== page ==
Balancing Act: The Newsletter (No. 143: July 2011)
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Techniques for balance
I am wondering if we’re in an age of significant “dumbing-down,” or if that’s simply a condition we create to believe we have a superior approach. For example, a “permissions editor” at one of my major publishers, who was probably in her early 20s, actually pointed out to me that I’d need a written permission from the author to use his quotes, namely, Oscar Wilde.
Two salesmen in Nordstrom’s, supposedly a very top customer-service operation (although Providence has a Nordstrom’s that is pretty poor), were engaged in some banter at the register. I approached holding a shoe to show them what I wanted. When neither looked at me, I waved the shoe in the air (attracting attention from other shoppers immediately). Finally, one actually said, “Are you in need of help with shoes?” (“No, I’m doing footwear aerobics.”)
The casual obscenities on social media platforms are astounding, actually merely serving as adjectives and nouns for people who apparently don’t have better tools of expression. Most critique immediately becomes personal, not about the issue but about the person. (I find YouTube particularly thick with this tar.) Too many stand-up “comedians” merely use racial insults and profanity, without any hint of wit or insight.
I find that most clerks can’t add and subtract mentally, but need a calculator, which they use so slowly that I’m often giving them the answer before they can compute it. The robotized “Have a nice day,” “Enjoy the show,” “No problem,” and “I’m Roger and I’ll be your server tonight,” have the same appeal and offer the same allurement as the airplane safety announcements or the service center’s promise that your call will be answered in the order in which it was received (and is “important” to them).
Perhaps I’m unduly nostalgic. But consider this reported incident in Providence: A man walks into a coffee shop and after his purchase, the man says “Thank you” when handed the order. The clerk says, “No problem.” And then:
“Don’t you young people say ‘you’re welcome’ any more?”
“You want me to say, ‘You’re welcome?’’”
The human condition: Resolve
I’ve been examining discipline and accomplishment lately, since I typically tell people whom I coach and mentor that I can’t control their talent or discipline. But perhaps we can all influence more than we think.
It’s obvious on both the corporate and individual levels that we know what to do, why it’s important to do, and how to do it. If we could put a man on the moon within ten years from a standing start with now-primitive technology, we can certainly solve a customer problem in ten minutes or create a new service in a day.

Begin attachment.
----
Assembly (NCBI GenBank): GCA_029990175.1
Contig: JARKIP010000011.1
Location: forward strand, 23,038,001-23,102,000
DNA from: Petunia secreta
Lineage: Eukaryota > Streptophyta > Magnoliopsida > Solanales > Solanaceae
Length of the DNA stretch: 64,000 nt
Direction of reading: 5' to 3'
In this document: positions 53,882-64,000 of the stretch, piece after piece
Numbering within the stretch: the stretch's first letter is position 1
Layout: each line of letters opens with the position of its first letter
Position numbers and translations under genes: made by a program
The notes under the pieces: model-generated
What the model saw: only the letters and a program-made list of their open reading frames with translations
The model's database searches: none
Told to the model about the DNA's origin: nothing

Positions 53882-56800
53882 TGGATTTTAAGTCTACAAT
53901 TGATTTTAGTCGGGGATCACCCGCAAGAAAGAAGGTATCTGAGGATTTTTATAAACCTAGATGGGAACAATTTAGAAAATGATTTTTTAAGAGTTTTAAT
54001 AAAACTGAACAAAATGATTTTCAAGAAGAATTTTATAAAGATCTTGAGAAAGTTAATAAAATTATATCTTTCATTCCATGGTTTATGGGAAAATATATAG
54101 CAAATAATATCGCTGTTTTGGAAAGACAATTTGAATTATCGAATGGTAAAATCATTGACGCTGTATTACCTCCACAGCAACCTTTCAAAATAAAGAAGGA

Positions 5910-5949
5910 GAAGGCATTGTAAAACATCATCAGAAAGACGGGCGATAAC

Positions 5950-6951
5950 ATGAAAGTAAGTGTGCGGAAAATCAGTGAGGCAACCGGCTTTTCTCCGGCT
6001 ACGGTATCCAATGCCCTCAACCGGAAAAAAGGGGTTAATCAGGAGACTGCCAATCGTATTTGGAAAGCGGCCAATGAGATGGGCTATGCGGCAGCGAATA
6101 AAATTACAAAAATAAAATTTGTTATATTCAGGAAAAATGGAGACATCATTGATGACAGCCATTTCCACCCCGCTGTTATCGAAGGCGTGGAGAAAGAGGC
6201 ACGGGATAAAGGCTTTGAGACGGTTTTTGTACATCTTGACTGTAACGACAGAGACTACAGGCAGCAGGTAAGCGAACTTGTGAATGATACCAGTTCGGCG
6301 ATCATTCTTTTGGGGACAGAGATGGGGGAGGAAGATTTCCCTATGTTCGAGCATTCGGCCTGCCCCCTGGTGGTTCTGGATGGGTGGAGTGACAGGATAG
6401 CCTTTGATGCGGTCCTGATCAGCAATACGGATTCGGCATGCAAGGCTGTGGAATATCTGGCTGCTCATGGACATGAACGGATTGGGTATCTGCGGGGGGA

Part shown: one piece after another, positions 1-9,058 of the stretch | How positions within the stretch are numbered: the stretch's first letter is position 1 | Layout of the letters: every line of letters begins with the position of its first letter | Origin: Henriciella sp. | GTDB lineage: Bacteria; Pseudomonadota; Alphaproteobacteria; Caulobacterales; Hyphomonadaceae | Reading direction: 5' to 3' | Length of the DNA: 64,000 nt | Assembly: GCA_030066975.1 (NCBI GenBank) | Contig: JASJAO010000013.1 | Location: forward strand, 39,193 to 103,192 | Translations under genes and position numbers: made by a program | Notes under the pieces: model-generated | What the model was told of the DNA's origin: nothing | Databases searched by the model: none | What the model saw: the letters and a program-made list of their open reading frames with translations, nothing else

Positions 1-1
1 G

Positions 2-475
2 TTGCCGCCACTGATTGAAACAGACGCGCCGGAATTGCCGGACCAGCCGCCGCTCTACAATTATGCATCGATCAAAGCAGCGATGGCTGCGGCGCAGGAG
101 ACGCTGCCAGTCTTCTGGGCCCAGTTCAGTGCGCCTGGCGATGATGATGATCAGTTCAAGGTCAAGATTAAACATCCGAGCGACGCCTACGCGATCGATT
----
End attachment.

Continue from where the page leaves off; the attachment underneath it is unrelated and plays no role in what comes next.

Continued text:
The same applies to weight loss (perhaps a ten billion dollar industry with customers becoming increasingly heavier), speaking in front of others, and learning to parallel park. Some very bright people, such as Malcolm Gladwell, would tell you that the secret is constant repetition and practice—the “10,000 times” rule. (Practice an athletic move or artistic expression 10,000 times and you’re bound to be better than most.) I don’t believe this, and certain things I’m superb at I’ve never practiced even 100 times.
I’ve come to believe that the ability to consistently get things done, produce results, and control your environment is based on a combination of organization, self-discipline, self-esteem, and formalized accountability. I’ve called this mélange “resolve.” You can argue with my factors or nomenclature, but bear with me, please, on the concept.
Some of us create, correct, and collaborate consistently ahead of deadline, performing above expectation, and garnering strong results (that’s the norm—it’s not that we never fail). I believe we resolve (as a verb) to get things done, and possess resolve (as a noun) to guide us. We create dates which we meet; sequences which have proper priorities; assemble resources that support the desired results.
I can identify people with little resolve. They don’t write things down, don’t plan, tend to “play it by ear,” make poor assumptions, and have no monitoring systems for themselves or others. Most employees at the division of motor vehicles and others in large, impersonal bureaucracies don’t have resolve.
But as individuals, we ought to resolve to have it.
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